- A phase 2 study in ALS to evaluate the safety and efficacy of pioglitazone as an add-on therapy to riluzole was terminated after interim results showed that it did not increase survival time.
- Pioglitazone (brand name Actos) is approved by the U.S. Food and Drug Administration for treatment of type 2 diabetes.
- Some studies have shown that mice with an ALS-like disease treated with pioglitazone had improved muscle strength and body weight, delayed disease onset and longer survival time compared to mice that didn't receive treatment.
The anti-diabetic drug pioglitazone did not improve survival time when tested as an add-on therapy to riluzole in a phase 2 clinical trial of people with amyotrophic lateral sclerosis (ALS).
The trial, which was conducted in Germany, was stopped early "for futility" when interim results showed no effects on survival. (A futility trial is one that is designed to stop at a designated point if it's clear that the drug is not having the intended effect.)
In several studies, pioglitazone has proven protective in mouse models of ALS. Investigators have attributed this effect to pioglitazone's ability to inhibit inflammation in the central nervous system. Inflammation can create a toxic environment and kill motor neurons (the nerve cells lost in ALS), and is suspected to be heavily involved in the ALS disease process.
No increase in survival time
The phase 2 trial was conducted at 15 sites in Germany, at which 220 people with ALS were randomly assigned to receive either 45 milligrams per day of pioglitazone or a placebo for 18 months, followed by an observation period. All participants also were taking 100 milligrams per day of riluzole (the only drug approved by the U.S. Food and Drug Administration for treatment of ALS). The trial was double-blinded, meaning neither trial participants nor investigators knew who received pioglitazone and who received the placebo.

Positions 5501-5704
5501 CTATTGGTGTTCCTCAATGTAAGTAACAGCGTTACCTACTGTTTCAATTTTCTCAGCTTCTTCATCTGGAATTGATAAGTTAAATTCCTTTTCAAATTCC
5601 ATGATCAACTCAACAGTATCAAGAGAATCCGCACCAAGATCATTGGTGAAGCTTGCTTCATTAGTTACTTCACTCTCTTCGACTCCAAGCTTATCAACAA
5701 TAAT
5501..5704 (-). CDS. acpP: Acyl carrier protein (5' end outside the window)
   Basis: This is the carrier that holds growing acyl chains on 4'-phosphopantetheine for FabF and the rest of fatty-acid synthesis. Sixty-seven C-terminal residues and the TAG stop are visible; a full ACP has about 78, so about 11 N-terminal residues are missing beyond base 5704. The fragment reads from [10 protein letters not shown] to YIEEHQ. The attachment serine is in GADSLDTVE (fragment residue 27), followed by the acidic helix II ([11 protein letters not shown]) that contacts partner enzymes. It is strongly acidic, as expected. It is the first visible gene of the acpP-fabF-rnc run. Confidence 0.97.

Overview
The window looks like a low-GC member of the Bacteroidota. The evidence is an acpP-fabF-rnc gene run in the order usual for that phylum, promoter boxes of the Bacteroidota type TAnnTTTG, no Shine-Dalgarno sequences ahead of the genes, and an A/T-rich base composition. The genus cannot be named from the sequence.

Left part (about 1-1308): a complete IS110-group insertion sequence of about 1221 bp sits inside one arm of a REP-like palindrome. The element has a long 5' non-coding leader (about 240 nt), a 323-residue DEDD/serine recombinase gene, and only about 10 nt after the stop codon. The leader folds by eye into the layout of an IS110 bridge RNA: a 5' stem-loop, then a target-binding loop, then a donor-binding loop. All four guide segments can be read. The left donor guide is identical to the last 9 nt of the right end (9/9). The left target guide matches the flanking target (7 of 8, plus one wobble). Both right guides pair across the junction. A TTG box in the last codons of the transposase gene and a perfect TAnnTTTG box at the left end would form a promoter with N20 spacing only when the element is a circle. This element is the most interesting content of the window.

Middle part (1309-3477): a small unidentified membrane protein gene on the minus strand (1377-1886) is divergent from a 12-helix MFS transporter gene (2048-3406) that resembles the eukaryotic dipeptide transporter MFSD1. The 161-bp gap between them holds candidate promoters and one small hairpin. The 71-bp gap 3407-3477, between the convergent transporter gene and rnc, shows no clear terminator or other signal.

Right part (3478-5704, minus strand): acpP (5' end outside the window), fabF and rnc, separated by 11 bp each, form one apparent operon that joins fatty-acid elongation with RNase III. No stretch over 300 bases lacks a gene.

Interim analysis took place after one year of observation, and final analysis was scheduled to be conducted after two years of observation. The primary outcome being measured was survival time in participants treated with pioglitazone compared to those who received the placebo.
Although pioglitazone was well-tolerated, interim data showed that the drug did not increase survival time and the trial was stopped 23 months after enrollment of the first trial participant.
Trial results were reported online June 8, 2012, in PLoS ONE, by Albert Ludolph and colleagues. To read the full results at no charge, see A Randomized, Double Blind, Placebo-Controlled Trial of Pioglitazone in Combination with Riluzole in Amyotrophic Lateral Sclerosis.
For more information on this trial, see Study of Pioglitazone in Patients with Amyotrophic Lateral Sclerosis; or, enter NCT00690118 into the search box at ClinicalTrials.gov.
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